In Kaatru Veliyidai, Mani Ratnam moves away from the conventional romance. The film begins like his previous love stories, and so you have the meet-cute, flirting, songs and dance, but ends up exploring a much more complicated relationship. A relationship where one walks the grey path, feeling both loved and suffocated, where love forces you to look at your flaws and makes you introspect, and where there are no easy answers. Why does Leela go back to VC every time? Is she a romantic or is she in denial? What is love? Is it respect? Should love account for respect? Is it possible to love someone and not respect them? Is it possible to love someone and be okay if they disrespect you? Does time really heal wounds? It is easy for us to have an opinion on whether Leela should stay in the relationship or not, or whether she should forgive him or not, but for her, it’s most definitely not easy. It is easy for us to shun VC and his redemption, and make moral judgements on the nature of their relationship, but concepts like love, dignity, morality, justice and freedom are indeed ambiguous. In my opinion, the unsettling narrative of the film and the uncomfortable questions it raises about love and relationships are what makes it an unconventional Mani Ratnam love story. It remains his most underrated and under-appreciated film.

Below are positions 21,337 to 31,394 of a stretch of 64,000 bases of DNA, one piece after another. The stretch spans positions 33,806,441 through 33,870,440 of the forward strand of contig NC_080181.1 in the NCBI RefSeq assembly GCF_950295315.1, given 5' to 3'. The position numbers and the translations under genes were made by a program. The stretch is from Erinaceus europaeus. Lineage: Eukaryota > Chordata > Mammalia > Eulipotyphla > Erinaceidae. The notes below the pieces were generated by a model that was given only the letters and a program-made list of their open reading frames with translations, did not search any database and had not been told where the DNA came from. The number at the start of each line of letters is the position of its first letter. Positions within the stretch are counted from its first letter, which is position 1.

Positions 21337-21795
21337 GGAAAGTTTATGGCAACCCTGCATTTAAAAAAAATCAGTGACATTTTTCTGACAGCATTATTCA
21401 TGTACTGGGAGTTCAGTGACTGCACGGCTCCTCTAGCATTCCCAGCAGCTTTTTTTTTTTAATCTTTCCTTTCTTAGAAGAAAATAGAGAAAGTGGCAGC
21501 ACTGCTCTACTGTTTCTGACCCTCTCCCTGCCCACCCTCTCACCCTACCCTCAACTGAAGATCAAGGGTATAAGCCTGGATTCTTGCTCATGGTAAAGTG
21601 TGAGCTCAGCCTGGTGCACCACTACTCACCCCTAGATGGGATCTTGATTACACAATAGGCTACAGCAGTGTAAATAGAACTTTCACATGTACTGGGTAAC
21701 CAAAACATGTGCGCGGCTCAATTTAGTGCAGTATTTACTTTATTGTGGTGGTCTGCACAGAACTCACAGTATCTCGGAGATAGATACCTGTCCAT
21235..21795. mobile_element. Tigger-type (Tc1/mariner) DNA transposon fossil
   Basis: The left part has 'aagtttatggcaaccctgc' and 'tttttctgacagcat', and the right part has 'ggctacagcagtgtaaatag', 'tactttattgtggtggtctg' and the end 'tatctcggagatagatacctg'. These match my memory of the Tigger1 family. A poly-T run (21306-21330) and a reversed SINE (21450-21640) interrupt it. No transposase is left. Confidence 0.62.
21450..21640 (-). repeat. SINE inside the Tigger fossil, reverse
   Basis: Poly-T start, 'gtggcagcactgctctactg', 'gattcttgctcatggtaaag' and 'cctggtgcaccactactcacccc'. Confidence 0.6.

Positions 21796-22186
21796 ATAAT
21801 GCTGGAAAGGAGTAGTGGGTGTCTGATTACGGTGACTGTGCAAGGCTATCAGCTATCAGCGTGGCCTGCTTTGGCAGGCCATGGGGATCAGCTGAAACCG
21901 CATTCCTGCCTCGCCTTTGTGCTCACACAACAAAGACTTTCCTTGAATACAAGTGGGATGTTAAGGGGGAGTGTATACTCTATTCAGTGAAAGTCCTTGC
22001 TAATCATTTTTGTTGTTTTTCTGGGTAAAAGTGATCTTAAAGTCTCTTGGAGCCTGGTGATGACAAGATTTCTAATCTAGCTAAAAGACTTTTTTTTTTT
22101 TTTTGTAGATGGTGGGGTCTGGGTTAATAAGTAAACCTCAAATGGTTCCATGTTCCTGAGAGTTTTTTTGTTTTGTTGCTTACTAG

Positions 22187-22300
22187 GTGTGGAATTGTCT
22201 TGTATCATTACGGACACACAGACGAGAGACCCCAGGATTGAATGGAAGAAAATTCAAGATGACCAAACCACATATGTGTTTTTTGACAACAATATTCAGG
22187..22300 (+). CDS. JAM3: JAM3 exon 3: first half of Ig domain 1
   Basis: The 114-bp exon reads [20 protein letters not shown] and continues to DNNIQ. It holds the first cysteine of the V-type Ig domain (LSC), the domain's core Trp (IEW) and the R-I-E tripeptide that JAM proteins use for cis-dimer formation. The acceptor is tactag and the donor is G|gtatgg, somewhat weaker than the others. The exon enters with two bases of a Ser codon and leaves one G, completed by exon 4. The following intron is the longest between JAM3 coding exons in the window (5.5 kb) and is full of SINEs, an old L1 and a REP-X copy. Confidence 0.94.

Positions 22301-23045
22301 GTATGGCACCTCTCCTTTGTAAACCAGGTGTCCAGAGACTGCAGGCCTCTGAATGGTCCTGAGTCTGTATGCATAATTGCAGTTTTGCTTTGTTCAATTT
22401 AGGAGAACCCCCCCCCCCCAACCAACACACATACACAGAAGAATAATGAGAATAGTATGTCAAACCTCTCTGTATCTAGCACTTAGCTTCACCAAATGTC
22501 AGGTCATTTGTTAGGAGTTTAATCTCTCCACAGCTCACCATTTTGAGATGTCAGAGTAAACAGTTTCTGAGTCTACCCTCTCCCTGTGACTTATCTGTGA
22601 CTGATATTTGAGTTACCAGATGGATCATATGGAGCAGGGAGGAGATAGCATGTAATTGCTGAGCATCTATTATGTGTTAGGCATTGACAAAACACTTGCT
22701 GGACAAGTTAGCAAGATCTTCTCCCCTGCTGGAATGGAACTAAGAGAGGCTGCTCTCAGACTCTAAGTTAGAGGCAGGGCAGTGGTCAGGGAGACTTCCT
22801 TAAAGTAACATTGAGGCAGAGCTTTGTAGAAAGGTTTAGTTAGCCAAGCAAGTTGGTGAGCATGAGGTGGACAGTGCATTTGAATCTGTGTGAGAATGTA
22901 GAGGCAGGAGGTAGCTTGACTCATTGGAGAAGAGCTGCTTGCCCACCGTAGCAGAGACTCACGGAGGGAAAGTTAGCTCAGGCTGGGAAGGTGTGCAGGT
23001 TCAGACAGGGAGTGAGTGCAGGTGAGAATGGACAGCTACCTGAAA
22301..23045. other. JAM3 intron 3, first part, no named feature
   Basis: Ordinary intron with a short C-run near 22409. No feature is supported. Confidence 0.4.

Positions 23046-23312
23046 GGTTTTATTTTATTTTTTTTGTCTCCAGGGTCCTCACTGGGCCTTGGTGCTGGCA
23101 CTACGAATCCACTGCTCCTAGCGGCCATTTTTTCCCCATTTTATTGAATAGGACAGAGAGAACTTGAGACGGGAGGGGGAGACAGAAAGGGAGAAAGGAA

Disclaimer: This article has not been written by Film Companion’s editorial team.